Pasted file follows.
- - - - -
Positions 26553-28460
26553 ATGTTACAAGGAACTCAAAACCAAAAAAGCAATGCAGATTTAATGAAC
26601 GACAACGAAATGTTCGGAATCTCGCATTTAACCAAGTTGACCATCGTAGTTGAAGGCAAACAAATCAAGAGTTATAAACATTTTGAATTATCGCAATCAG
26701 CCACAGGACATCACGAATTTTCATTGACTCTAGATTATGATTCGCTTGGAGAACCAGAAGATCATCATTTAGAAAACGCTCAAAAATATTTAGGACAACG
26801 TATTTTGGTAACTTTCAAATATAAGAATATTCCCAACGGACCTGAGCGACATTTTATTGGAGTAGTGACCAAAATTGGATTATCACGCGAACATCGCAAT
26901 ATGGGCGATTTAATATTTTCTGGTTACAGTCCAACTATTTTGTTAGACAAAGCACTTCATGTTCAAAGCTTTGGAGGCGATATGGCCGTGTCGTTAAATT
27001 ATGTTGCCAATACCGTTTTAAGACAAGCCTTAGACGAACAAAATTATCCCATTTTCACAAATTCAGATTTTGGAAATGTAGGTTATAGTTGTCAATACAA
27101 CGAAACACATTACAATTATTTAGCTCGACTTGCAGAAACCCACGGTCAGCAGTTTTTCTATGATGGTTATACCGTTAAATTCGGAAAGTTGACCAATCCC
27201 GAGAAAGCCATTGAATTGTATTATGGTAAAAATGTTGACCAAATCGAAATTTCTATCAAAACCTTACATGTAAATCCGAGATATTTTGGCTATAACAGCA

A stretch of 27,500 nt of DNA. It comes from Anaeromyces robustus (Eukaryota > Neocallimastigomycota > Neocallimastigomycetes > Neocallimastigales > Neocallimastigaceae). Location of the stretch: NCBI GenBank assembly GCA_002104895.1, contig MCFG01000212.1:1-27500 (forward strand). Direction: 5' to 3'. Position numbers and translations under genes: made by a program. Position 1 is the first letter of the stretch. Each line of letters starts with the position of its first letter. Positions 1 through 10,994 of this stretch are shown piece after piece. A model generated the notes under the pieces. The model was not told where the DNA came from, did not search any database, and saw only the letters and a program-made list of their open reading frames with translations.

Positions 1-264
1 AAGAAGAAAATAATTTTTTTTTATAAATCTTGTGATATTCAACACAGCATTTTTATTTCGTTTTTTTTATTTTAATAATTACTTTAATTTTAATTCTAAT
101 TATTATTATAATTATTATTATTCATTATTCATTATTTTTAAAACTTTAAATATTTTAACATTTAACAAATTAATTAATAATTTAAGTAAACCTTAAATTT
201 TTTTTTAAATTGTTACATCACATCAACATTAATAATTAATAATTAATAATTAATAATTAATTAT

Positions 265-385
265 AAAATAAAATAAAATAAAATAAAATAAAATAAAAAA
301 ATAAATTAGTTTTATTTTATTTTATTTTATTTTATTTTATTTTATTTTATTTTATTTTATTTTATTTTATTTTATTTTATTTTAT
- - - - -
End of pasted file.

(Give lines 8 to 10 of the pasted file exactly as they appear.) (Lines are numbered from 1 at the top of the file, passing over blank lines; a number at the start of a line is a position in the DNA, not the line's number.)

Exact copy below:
27101 CGAAACACATTACAATTATTTAGCTCGACTTGCAGAAACCCACGGTCAGCAGTTTTTCTATGATGGTTATACCGTTAAATTCGGAAAGTTGACCAATCCC
27201 GAGAAAGCCATTGAATTGTATTATGGTAAAAATGTTGACCAAATCGAAATTTCTATCAAAACCTTACATGTAAATCCGAGATATTTTGGCTATAACAGCA

A stretch of 27,500 nt of DNA. It comes from Anaeromyces robustus (Eukaryota > Neocallimastigomycota > Neocallimastigomycetes > Neocallimastigales > Neocallimastigaceae). Location of the stretch: NCBI GenBank assembly GCA_002104895.1, contig MCFG01000212.1:1-27500 (forward strand). Direction: 5' to 3'. Position numbers and translations under genes: made by a program. Position 1 is the first letter of the stretch. Each line of letters starts with the position of its first letter. Positions 1 through 10,994 of this stretch are shown piece after piece. A model generated the notes under the pieces. The model was not told where the DNA came from, did not search any database, and saw only the letters and a program-made list of their open reading frames with translations.